Govt may use small saving fund money to finance deficit

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Updated: July 1, 2019 6:07:46 PM

The government’s reliance on NSSF has only grown in recent years. From just 1.8% in FY13, NSSF funds financed 19.7% of fiscal deficit in FY19 and are budgeted to contribute 18.5% of the deficit in FY20, according to analysts at Kotak Institutional Equities.

NSSF kitty, INdian government, National Small Savings Fund, welfare schemes, money, economy newsThe Interim Budget pegs NSSF drawings at Rs 1.30 lakh crore this fiscal. (Reuters)

The government will probably dip into the National Small Savings Fund (NSSF), should expenditure on welfare schemes breach the budgeted goals and tax revenue trail the targets, while relying less on market loans for repayments, sources told FE. The gross market borrowing target of Rs 7.1 lakh crore for FY20 is unlikely to be raised meaningfully in the coming Budget since the government would avoid pressuring the yield and crowd out other borrowers.

The government’s reliance on NSSF has only grown in recent years. From just 1.8% in FY13, NSSF funds financed 19.7% of fiscal deficit in FY19 and are budgeted to contribute 18.5% of the deficit in FY20, according to analysts at Kotak Institutional Equities.

The Interim Budget pegs NSSF drawings at Rs 1.30 lakh crore this fiscal, only slightly more than the Rs 1.25 lakh crore in FY19, to part-fund a fiscal deficit of Rs 7.04 lakh crore or 3.4% of GDP. But government officials said the withdrawals could be higher if revenue collections fall short, as they did in FY19. “With the bond yield now below 7%, we don’t want it to rise again and raise borrowing costs for others as well,” an official said, adding: “Most state governments are not tapping NSSF now after change of rules so that money has to be used.”

The Interim Budget has pegged the Centre’s net market borrowing at Rs 4.73 lakh crore for FY20 against the revised estimate of Rs 4.23 lakh crore last fiscal. The projected FY20 gross market borrowing (including loans for repayment) of Rs 7.1 lakh crore is much higher than Rs 5.71 lakh crore in FY19.

Last fiscal, too, the government drew as much as Rs 50,000 crore more from the NSSF and cut gross market borrowing by Rs 34,539 crore from the over Rs 6.05 lakh crore projected earlier.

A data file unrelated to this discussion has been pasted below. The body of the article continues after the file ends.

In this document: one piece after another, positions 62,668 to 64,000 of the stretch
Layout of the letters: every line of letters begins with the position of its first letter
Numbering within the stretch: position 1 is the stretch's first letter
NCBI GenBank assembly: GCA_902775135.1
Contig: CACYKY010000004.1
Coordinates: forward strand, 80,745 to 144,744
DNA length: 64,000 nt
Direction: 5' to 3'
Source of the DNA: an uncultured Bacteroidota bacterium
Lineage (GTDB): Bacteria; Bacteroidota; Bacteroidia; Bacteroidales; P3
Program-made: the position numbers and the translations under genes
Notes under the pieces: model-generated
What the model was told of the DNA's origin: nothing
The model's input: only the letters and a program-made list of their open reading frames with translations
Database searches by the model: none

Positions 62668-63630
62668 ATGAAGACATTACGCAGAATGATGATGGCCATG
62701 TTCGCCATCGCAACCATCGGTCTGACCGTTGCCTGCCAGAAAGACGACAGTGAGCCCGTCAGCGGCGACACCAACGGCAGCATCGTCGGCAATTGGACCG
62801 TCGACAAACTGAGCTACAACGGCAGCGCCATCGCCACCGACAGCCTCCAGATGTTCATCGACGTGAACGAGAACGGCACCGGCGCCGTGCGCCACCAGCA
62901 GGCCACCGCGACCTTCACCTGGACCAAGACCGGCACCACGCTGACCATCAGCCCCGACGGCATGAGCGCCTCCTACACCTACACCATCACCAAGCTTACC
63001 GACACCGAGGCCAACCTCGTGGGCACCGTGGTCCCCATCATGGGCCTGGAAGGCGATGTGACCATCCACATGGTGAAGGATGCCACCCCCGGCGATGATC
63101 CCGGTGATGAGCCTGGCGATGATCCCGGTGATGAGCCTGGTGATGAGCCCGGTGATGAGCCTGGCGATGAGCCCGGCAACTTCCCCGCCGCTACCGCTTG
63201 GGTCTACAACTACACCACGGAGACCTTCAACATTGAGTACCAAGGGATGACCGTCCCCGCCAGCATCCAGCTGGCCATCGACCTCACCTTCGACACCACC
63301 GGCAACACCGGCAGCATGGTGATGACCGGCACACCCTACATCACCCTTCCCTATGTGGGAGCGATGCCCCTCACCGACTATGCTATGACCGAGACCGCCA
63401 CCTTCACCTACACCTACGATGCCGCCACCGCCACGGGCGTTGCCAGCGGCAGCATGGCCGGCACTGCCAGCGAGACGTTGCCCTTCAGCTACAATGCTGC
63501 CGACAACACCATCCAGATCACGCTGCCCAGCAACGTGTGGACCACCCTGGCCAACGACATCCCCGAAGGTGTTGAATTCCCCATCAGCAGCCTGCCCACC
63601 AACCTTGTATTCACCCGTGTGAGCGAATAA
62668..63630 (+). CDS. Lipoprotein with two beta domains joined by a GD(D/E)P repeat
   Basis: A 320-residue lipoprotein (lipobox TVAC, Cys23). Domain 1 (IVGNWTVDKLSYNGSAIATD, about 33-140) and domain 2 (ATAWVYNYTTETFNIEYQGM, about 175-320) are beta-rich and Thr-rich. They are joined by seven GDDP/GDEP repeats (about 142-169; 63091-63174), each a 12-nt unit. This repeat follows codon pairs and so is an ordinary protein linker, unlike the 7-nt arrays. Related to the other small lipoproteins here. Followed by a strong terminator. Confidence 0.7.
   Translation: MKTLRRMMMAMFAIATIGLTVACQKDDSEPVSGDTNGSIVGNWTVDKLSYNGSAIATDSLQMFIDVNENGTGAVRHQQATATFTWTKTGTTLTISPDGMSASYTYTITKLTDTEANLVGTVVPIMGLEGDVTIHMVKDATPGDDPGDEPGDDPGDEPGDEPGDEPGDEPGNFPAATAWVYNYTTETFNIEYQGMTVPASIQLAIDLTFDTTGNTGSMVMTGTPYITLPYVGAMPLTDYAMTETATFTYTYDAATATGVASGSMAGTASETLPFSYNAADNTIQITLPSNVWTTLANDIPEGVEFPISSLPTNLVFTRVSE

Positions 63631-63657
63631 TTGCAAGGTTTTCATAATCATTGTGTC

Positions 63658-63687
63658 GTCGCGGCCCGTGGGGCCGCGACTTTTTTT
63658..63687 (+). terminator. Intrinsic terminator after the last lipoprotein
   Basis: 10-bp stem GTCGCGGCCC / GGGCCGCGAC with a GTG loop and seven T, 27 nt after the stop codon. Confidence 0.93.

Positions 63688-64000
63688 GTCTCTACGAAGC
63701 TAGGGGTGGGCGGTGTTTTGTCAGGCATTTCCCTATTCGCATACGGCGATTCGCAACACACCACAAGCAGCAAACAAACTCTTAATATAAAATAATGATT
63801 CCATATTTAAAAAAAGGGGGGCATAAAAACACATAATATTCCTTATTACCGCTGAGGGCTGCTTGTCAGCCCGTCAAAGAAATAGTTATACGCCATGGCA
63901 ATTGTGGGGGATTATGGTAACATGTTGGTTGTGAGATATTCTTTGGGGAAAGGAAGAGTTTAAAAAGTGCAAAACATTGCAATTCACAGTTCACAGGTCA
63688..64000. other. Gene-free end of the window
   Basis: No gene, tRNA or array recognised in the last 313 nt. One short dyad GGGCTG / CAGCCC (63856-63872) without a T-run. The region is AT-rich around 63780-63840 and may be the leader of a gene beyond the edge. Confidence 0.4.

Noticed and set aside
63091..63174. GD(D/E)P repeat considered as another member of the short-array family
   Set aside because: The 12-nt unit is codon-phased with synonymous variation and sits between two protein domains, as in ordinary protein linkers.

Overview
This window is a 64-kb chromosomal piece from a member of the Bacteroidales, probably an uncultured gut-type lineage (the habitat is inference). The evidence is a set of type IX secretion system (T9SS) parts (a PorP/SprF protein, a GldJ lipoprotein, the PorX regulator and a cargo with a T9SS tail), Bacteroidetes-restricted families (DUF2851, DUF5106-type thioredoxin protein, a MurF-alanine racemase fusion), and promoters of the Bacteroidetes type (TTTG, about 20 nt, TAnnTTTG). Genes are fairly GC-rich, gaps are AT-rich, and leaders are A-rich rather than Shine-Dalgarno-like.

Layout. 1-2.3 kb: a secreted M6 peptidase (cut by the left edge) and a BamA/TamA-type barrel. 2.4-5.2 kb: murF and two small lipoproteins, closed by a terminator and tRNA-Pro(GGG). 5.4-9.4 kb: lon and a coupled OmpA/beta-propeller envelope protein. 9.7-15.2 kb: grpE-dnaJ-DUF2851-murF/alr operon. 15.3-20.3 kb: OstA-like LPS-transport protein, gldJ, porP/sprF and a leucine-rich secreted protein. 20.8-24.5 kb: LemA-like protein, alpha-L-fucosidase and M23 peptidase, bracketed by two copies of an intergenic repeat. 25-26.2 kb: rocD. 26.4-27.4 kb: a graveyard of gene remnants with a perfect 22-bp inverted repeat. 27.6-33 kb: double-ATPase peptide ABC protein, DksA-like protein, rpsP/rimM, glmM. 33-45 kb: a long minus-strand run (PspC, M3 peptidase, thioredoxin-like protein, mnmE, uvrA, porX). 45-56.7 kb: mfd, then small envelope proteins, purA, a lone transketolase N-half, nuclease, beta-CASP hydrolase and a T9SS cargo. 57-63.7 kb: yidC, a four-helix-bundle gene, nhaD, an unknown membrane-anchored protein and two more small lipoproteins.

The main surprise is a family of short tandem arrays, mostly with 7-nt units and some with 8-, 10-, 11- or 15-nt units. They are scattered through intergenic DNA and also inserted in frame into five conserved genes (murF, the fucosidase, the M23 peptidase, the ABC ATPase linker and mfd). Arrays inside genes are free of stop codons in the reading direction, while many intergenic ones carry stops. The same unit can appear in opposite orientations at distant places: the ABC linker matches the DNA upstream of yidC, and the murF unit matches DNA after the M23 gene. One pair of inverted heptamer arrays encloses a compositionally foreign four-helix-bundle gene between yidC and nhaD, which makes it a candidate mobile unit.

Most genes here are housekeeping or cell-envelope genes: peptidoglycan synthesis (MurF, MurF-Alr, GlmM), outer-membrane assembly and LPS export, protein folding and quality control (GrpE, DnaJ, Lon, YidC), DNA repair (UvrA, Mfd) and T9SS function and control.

This was done to calm the bond markets as the yield had breached the 8% mark. Earlier this month, the yield on the 10-year government bond yield closed below 7% for the first time since November 2017.

Thanks to the attractiveness of small savings schemes and demonetisation, the NSSF has been flush with funds in recent years. Net NSSF funds stood at Rs 1.57 lakh crore in FY18, having taken a massive leap from just Rs 3,094 crore in FY12, according to the National Savings Institute data. Of course, NSSF has seen wide fluctuations — net funds were as much as Rs 96,788 crore in FY05 before starting to slide. If the trend up to November 2018 continued throughout the last fiscal, the net NSSF kitty would have been worth over Rs 1.5 lakh crore in FY19, and the government expects the funds to remain around the same level in FY20 as well.

Of course, given that the government would continue to resort to undeclared extra-budgetary resources (EBRs) through larger PSU borrowings to part-fund spending, the precise impact of the government’s market borrowing remains hazy. As FE reported earlier, the EBRs could rise to as much as Rs 1.86 lakh crore from Rs 1.22 lakh crore envisaged in the Interim Budget. The EBRs were to the tune of Rs 1.36 lakh crore in FY19. With uncertainties over the RBI’s surplus transfer to the government, the centre could eventually turn to greater EBRs.

Faced with an unenviable task of addressing farm distress, creating jobs and reversing a slowdown in economic growth that hit a five-year low in the March quarter, the government is expected to announce a slew of incentives to prop up private consumption and stimulate investments. Already, the move to widen the PM-Kisan scheme alone is estimated to cost Rs 15,000 crore more a year from the budgeted Rs 75,000 crore. Expectations of bonanza for the low-cost housing and labour-intensive sectors will further pressure the fisc.

The growth of net tax revenue turned out to be just 6%, compared with 19% estimated (BE), so, the ask rate of growth to meet the Interim Budget target is now a daunting 29%. As for non-tax revenue, in the absence of a buyer for Air India yet, the government could rope in other CPSEs to buy out its stake in some other CPSEs (like the ONGC-HPCL deal in FY18) to boost disinvestment proceeds. But meeting the disinvestment target of Rs 90,000 crore remains a challenge if market conditions don’t improve further. Also, given the growing US-Iran tension, analysts remain concerned over sticky global oil prices, which could potentially pressure bond yields again.

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